The legendary Chelsea Hotel, an icon of 1960s counterculture – former residents and regulars have included Patti Smith, Jim Morrison, Robert Mapplethorpe, and the superstars of Warhol’s factory – an artists’ refuge for over a century. Enough has been written about—and, perhaps, more written within—the Chelsea to satisfy history hounds the world over. Indeed, it is the hotel’s uniquely rich past which has made it iconic. Yet, those who know it do not define it by its historical significance, but, instead, by its ever-evolving, unmistakable otherness. Solid and sumptuous, eccentric yet beautiful, the Chelsea is a world unto itself: a decadent palace of peculiarity.

Caught between fear and frenzy, after eight years of construction and living with scaffolding and constant building, some 51 residents prepare for imminent upheaval as others protest or hole up in their rooms. Against this chaotic backdrop, the film explores the Utopian origins that contributed to the Chelsea’s mythical stature, and questions the challenges it confronts in the future. The walls themselves face yet another turning point in their common history, as the property reopens as a luxury hotel, and its longtime residents are forced to leave or relocate to make way for capitalism.


The famed Chelsea Hotel had many celebrities pass through it’s doors, and it also had it’s fair share of artists, junkies, prostitutes, and the destitute. For some unfortunate, they never left, either dying naturally, self-inflicted, or even murdered. However, this film is not about that. It’s about current residents who were asked to vacate their units to make way for developers to turn the historic property into a money-making luxury hotel. Some of these residents have been there since the 1980s, and their rent is reflective of that. So, they basically would have no place to live in Manhattan should they be tossed to the street.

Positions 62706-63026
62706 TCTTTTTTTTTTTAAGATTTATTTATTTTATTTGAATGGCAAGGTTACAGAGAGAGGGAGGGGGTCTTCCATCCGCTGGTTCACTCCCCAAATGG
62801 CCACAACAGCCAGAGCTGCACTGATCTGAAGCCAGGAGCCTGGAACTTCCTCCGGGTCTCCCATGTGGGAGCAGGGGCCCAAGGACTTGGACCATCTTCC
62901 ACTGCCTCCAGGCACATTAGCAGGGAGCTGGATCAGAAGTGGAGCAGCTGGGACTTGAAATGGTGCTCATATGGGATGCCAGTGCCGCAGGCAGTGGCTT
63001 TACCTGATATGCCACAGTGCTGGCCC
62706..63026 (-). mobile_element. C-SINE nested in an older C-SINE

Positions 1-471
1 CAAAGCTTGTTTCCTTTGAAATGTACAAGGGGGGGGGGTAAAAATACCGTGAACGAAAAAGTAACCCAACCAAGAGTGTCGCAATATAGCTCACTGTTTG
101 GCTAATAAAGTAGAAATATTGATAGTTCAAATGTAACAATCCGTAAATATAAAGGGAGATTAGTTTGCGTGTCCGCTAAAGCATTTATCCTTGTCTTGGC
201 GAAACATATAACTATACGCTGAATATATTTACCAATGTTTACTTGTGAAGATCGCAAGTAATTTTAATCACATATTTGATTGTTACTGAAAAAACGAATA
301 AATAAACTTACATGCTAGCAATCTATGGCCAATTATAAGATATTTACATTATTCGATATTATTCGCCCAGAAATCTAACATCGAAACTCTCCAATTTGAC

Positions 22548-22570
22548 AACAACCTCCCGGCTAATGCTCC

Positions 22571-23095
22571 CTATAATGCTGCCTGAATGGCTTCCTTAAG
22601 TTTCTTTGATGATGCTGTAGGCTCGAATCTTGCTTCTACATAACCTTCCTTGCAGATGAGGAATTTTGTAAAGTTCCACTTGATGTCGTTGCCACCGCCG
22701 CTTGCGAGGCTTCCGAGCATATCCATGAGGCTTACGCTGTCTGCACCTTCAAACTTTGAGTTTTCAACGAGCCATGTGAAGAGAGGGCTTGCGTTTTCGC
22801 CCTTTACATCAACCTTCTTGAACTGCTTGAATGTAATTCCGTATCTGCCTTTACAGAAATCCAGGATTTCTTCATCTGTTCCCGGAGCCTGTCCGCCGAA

Interviews give an inside look into the units, the residents who fought to stay, and the repercussions that followed. For those refusing to move, their units were sometimes reduced in size, and most others were asked to relocate altogether on the first floor. The ones who didn’t relocated were offered their own elevator, for fear they might have to meet the new found hotel guests at some point. Obviously, many of those who remained after so many years are also elderly seniors, so thankfully the developers took some compassion on them by letting them stay. It’s an eye-opening film that spotlights just one of thousands of similar experiences had by many nationwide. It begs the question, what price do you put on a human life when forging ahead with development?

For more on the history of the hotel, including its famous guests and residents, click here.

Available from Dogwoof Films.

Director: Amélie van Elmbt

Writers: Amélie van Elmbt & Maya Duverdier

Producers: Hanne Phlypo, Frédéric de Goldschmidt, Quentin Laurent, Simone van den Broek, David Herdies

Executive Producers: Martin Scorsese, Lori Cheatle

About the Author

Bryen Dunn is a freelance journalist with a focus on travel, lifestyle, entertainment and hospitality. He has an extensive portfolio of celebrity interviews with musicians, actors and other public personalities. He enjoys discovering delicious eats, tasting spirited treats, and being mesmerized by musical beats.